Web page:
So the NSW local government election is scheduled to be held on September 4, which is less than seven weeks away.
Greater Sydney is still under lockdown, with case numbers close to their highest level. We may be at the peak, or there may be more time for the cases to grow, but the lockdown doesn’t look set to finish in the next few weeks. Perhaps we’ll be out of lockdown by early September, but there is no guarantee. It’s also worth noting that pre-poll voting is due to start two weeks before election day, which means we are less than five weeks from the start of voting.
The NSW government would have the option to postpone the elections, which were originally scheduled for September 2020, but I have heard nothing to suggest they will be doing this, and it’s getting a bit late.
If the elections are not postponed, then candidates, parties and other campaigners need to grapple with the question of what is a safe way to campaign to voters, and the government needs to give clear advice about what safe activities are explicitly made legal, to ensure that the elections can be run fairly, if in a restricted manner.
This issue came up in September last year, when the Victorian local government elections started to ramp up in the final weeks of their long lockdown. At the time of my first post on the topic, it was illegal for volunteers to walk the streets letterboxing, or to distribute signs for supporters to put up.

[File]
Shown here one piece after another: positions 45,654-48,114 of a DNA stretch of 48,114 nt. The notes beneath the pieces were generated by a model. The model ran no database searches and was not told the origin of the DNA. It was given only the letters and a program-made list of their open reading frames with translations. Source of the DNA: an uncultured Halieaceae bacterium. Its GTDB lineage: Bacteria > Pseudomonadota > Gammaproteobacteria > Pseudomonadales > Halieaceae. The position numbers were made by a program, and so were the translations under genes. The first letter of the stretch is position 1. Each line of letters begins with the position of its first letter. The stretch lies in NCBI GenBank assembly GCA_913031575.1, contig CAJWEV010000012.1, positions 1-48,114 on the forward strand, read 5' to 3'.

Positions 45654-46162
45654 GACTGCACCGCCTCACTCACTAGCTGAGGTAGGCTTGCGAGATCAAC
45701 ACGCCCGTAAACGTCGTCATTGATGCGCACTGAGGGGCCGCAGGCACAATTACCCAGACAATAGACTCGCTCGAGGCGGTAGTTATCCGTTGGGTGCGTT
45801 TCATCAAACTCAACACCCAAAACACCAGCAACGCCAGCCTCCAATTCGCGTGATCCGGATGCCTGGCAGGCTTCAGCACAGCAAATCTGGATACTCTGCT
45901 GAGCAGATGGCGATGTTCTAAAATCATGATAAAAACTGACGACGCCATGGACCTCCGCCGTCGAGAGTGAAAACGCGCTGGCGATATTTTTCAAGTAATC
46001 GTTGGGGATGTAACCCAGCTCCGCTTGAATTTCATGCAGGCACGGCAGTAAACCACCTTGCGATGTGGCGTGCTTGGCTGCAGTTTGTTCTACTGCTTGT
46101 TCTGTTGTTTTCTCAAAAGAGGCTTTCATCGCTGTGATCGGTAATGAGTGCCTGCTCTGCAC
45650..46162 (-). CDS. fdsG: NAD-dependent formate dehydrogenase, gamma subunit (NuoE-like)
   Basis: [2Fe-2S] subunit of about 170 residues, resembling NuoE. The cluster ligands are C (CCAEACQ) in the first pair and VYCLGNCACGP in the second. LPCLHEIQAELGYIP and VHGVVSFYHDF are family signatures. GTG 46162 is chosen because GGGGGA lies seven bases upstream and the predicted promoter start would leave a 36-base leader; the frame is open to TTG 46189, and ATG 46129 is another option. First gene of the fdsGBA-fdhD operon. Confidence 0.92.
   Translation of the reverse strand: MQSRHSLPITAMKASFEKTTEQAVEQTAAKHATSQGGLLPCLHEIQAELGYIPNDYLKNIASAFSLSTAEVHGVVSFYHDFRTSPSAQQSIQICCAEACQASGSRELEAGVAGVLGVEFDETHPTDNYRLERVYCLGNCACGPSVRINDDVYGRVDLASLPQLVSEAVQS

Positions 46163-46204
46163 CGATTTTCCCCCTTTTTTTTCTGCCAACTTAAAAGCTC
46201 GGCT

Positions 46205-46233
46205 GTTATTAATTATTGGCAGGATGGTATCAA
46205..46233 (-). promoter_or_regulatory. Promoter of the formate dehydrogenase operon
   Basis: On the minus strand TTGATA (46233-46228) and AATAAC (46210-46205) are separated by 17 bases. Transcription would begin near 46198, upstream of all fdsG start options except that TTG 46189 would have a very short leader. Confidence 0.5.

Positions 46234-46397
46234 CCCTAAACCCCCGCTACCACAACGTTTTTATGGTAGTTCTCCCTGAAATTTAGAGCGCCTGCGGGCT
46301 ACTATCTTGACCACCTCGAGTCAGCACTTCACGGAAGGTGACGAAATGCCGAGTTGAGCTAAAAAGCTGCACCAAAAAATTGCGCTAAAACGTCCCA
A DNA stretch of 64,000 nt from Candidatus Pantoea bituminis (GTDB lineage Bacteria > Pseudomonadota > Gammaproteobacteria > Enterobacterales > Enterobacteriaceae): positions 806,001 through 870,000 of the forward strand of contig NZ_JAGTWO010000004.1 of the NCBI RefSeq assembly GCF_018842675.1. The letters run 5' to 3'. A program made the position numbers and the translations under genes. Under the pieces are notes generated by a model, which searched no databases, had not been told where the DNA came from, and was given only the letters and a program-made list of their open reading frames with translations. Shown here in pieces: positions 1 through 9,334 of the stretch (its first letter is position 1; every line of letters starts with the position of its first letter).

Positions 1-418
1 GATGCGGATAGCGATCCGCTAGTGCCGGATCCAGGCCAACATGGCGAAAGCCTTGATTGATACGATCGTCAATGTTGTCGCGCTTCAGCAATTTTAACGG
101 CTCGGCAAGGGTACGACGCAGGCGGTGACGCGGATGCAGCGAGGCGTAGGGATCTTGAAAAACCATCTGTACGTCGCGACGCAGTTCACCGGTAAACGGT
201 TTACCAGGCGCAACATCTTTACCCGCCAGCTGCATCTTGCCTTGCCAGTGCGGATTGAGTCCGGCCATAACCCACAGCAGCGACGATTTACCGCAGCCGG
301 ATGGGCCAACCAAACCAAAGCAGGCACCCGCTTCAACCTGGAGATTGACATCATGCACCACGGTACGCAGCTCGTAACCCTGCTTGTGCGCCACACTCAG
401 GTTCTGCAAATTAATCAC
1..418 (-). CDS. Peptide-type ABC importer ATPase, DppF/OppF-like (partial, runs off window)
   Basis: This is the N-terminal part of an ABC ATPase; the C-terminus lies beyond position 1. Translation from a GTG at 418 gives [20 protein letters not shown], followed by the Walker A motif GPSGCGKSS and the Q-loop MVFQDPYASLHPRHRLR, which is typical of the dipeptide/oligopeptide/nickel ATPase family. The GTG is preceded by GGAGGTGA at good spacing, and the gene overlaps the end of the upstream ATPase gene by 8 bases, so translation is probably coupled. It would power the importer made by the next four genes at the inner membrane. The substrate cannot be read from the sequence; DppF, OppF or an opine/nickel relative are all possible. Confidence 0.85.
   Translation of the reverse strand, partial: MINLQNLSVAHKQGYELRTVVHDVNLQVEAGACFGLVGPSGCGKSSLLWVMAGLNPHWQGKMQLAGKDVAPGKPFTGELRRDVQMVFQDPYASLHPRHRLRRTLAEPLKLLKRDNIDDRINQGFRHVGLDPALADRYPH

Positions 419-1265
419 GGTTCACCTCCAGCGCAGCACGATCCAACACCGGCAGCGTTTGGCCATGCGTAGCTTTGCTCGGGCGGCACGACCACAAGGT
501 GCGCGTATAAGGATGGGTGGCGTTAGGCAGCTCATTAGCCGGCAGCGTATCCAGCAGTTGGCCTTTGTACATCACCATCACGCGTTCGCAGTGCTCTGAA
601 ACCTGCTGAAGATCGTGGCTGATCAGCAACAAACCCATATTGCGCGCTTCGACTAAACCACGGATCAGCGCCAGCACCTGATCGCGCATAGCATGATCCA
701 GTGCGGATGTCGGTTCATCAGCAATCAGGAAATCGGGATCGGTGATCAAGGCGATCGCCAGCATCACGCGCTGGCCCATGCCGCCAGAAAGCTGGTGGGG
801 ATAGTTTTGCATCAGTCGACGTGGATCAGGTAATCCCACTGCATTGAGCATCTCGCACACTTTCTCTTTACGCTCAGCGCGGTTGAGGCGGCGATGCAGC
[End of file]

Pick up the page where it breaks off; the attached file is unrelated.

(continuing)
Obviously it won’t be possible to run street stalls or doorknocking during a lockdown. It may not even be possible to hand out how-to-votes on polling booths (which wasn’t an issue during the mail-only Victorian election, but came up in March 2020 when polling booths were used for the Queensland local government elections but without any volunteers handing out material at the booth gate). But it should be possible to safely letterbox, or to put up signs on your house (which requires someone to be able to drive around and drop them off).
At the time of that post, it was illegal for a volunteer to distribute leaflets, but it was legal to employ someone to do it for pay, which significantly tilted the playing field in favour of candidates with money over candidates with popular support.
The next day, the Victorian government did announce some rules for safe campaigning in response to the outcry. These rules allowed for campaign volunteers to distribute leaflets and posters to other volunteers, and for those volunteers to put up the posters at their own home, or to distribute the leaflets in letterboxes, as long as it fell within the 2-hour exercise limit at the time.
I don’t see why the same couldn’t be done in New South Wales today.
Right now, candidates and parties are left guessing about what the rules will allow, and that’s not a good place to be.
Of course, it is also possible to do campaigns online but that is a severe restriction on the options for local campaigns that don’t have the money for big Facebook ad campaigns or to put together flashy websites.
Personally, I think the best option would be to push back the elections to later in the year, but if the election is to take place on schedule the NSW government needs to act now to clarify what practices are, or are not allowed, and need to be prompt about freeing up more activities if the threat subsides.